GNOME 3.8 Debuts New Open Source Linux Desktop
In April of 2011, the GNOME Foundation released GNOME 3, ushering in the new era for the Linux desktop with the GNOME Shell.
The GNOME Shell represented a new user experience that some people really like and others really loathe. Dislike of GNOME 3 and GNOME Shell led in part to the MATE project, which is a fork of GNOME, providing a more traditional GNOME desktop. The Cinnamon desktop effort is another such effort aiming to provide a classic GNOME alternative (albeit with a GNOME 3.x base).
Now after two years of deployment by Linux desktop users around the world, GNOME 3.8 is finally giving users the choice to have a 'classic' desktop in an official GNOME release.
"Classic mode is a new feature for those people who prefer a more traditional desktop experience," the GNOME 3.8 release notes state. "Built entirely from GNOME 3 technologies, it adds a number of features such as an application menu, a places menu and a window switcher along the bottom of the screen."
The GNOME Foundation sees the inclusion of a Classic mode after two years of Shell-only, as being a matter of choice for users.
"GNOME 3 is elegant by default and extremely configurable by design," said Karen Sandler, Executive Director of the GNOME Foundation in a statement. "The release of GNOME Classic is evidence of the ability to customize GNOME through extensions and demonstrates how our developers have listened and responded to feedback from the community."
While the Classic mode is a feature that many users have been asking for, so too are the new privacy and security features that GNOME 3.8 enables. Privacy settings now include the ability to limit access to content on a device.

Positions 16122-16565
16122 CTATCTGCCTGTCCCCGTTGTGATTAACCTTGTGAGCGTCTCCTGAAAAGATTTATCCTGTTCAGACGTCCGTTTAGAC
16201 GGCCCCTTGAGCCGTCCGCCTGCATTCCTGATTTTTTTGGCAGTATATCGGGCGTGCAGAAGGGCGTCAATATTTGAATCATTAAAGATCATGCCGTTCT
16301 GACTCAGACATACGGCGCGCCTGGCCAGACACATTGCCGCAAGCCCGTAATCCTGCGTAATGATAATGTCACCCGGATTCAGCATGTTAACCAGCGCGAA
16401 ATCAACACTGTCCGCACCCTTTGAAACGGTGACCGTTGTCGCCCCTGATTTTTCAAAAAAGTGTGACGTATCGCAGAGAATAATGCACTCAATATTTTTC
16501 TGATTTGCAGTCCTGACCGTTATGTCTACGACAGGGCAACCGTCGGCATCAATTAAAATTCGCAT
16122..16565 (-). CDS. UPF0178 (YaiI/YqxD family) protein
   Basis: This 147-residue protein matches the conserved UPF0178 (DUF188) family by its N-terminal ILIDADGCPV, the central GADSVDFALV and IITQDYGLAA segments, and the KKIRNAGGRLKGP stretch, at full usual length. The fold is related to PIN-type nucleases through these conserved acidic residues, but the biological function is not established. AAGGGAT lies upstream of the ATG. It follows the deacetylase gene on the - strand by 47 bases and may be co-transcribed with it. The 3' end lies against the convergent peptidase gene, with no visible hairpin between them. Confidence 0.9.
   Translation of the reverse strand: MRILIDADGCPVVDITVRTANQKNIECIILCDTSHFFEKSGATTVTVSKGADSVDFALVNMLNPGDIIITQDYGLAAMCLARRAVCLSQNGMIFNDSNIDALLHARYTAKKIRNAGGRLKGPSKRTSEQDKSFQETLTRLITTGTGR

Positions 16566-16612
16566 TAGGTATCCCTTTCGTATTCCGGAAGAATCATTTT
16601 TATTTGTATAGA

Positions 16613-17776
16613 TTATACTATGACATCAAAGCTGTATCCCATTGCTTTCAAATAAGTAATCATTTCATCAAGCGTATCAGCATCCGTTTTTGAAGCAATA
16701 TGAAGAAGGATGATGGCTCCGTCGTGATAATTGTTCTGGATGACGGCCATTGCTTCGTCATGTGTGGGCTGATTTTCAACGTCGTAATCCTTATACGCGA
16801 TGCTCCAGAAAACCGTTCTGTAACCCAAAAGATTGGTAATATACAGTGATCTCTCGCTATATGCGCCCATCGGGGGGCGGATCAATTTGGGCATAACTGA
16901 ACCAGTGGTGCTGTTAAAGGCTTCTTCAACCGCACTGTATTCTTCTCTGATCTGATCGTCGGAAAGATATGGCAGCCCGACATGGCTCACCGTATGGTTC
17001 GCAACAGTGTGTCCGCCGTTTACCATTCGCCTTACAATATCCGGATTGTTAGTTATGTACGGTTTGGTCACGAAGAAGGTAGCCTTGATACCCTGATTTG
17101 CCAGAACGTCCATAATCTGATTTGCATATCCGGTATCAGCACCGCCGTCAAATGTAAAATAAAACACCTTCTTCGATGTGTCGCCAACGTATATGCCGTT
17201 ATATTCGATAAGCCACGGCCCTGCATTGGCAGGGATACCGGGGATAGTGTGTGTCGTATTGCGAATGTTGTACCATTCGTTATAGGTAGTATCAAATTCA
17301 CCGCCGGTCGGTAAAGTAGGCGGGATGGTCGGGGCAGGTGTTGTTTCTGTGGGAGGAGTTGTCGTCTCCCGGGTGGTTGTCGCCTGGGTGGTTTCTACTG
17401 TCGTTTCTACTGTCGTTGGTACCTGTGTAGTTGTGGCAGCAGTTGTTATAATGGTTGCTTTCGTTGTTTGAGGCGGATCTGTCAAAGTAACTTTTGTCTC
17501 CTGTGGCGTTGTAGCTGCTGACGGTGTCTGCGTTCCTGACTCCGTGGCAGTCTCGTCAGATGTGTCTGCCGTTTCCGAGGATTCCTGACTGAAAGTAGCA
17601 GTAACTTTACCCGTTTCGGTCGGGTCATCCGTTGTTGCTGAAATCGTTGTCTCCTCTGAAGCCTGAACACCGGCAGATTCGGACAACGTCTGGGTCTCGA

Every Detail Matters
The GNOME 3.8 also benefits from the Every Detail Matters initiative from the GNOME Foundation. Back in 2011, GNOME developer Allan Day launched the Every Detail Matters effort with GNOME 3.4 to improve the overall quality of the GNOME desktop.
With the GNOME 3.8 release, 60 'Every Detail Matters' bugs were fixed.
Overall, the GNOME 3.8 release was a massive effort that benefited from the contributions of 960 people that made nearly 36,000 contributions.
Solid state disks (SSDs) made a splash in consumer technology, and now the technology has its eyes on the enterprise storage market. Download this eBook to see what SSDs can do for your infrastructure and review the pros and cons of this potentially game-changing storage technology.
- 1Linux Top 3: GNOME 3.12 and New Betas for Ubuntu 14.04 and OpenMandriva Lx 2014.0
- 2Linux Top 3: Linus Lashes out, Linux 3.14 Gets PIE and Ubuntu One is Done.
- 3Linux Top 3: Ubuntu 14.04, Debian Gives Squeeze More Life and Red Hat Goes Atomic
- 4Linux Top 3: CoreOS, Oracle Enterprise Linux 7 and Ubuntu 14.10
- 5Linux Top 3: Knoppix 7.3, Slacko Puppy 5.7 and PC-BSD 10.0.1